2/2/2012 5:30:00 PM
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Provisions for heavier, longer trucks contained in a transportation reauthorization bill introduced in the U.S. House of Representatives Tuesday did not survive the billâ€™s first hearing.
By a 33-22 vote Thursday, the House Transportation and Infrastructure Committee removed provisions that would have allowed states to let trucks up to 97,000 pounds run on interstate highways.
The committee substituted instead an amendment that calls for a study of the impact of bigger trucks on safety and roads.
Currently, trucks are limited to 80,000 pounds on the interstate system, except where exemptions have been granted, most recently in Maine and Vermont.
The committee vote also removed a provision that would have required states that already allow longer combination vehicles â€” those with three trailers â€” to expand the number of routes on which the trucks can travel.
American Trucking Associations spokesman Sean McNally called the committee action disappointing.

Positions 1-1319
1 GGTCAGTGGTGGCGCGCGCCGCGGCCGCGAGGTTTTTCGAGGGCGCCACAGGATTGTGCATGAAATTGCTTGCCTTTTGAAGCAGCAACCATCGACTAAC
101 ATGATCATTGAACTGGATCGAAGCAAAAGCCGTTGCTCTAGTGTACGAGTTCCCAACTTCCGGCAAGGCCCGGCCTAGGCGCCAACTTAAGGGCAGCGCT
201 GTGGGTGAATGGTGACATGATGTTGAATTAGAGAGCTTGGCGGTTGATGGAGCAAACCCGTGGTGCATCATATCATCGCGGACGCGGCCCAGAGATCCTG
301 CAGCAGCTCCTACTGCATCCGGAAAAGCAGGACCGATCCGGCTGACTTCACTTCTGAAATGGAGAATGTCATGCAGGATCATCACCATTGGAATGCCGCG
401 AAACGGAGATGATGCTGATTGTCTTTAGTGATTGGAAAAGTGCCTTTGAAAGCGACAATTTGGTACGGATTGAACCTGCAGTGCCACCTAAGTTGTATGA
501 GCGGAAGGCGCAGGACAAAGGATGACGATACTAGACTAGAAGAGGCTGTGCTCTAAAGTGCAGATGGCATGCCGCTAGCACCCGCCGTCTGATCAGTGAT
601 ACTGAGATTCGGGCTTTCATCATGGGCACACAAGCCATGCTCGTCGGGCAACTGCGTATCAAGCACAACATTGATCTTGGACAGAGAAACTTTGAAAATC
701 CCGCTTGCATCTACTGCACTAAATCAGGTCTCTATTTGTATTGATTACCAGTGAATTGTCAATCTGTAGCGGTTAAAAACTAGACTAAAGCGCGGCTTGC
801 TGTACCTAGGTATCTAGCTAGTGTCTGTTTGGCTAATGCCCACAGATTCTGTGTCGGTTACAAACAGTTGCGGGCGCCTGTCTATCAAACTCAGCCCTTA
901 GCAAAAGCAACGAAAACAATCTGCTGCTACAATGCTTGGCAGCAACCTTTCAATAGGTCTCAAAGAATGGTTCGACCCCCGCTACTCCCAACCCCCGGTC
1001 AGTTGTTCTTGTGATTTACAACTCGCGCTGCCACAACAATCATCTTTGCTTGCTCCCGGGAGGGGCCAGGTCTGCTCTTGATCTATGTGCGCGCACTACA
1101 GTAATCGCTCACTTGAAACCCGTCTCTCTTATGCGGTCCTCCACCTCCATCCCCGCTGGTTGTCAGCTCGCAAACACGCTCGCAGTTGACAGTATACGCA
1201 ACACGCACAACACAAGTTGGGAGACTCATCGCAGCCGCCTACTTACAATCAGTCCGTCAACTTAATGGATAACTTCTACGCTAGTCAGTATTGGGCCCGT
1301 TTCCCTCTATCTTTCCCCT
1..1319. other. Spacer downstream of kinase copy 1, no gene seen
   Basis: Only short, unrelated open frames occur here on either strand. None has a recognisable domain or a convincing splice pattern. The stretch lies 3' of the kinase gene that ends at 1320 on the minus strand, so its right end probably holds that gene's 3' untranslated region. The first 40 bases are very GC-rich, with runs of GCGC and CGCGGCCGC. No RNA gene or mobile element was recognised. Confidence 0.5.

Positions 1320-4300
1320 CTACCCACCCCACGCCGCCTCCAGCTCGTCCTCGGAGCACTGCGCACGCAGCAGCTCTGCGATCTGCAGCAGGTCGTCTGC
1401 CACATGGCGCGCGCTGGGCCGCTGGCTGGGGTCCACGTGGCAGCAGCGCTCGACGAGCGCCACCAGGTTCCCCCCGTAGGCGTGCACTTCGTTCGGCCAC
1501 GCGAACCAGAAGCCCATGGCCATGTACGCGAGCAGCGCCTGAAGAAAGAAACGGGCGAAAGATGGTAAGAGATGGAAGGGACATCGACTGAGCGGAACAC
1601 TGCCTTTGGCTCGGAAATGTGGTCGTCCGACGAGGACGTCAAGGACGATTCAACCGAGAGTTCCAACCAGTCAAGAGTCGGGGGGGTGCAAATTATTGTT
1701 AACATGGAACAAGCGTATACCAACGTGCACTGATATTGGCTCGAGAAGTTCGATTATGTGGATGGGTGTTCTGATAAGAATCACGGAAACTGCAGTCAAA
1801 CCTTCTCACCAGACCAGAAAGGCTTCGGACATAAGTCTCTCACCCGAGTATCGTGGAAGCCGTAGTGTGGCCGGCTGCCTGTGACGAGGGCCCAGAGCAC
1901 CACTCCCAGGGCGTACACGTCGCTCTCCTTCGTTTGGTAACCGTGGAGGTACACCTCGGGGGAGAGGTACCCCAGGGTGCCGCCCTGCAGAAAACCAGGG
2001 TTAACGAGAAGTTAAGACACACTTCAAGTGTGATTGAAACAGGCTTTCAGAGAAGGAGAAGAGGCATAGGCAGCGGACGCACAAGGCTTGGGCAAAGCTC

â€œThere have already been dozens and dozens of studies that show increasing truck productivity reduces truck miles traveled, which not only reduces accident risk, congestion and emissions, but also will ultimately save money in reduced highway maintenance costs,â€� McNally said.
Another provision that would require all states to allow double trailer rigs with two 33-foot trailers to run on highways remained in the reauthorization bill, said Darrin Roth, ATAâ€™s director of highway operations.
So did a provision that would let trucks up to 126,000 pounds run on 25-mile interstate segments, provided the trucks obtain special permits.
The bill would also require the secretary of transportation to start a field study on the new restart provisions in the hours-of-service rule issued in December by the Federal Motor Carrier Safety Administration.
The five-year, $260 billion surface transportation bill â€” dubbed the American Energy and Infrastructure Jobs Act of 2012 â€” was introduced by John Mica (R-Fla.), chairman of the transportation committee.
Â© 2012, Transport Topics Publishing Group. All rights reserved.
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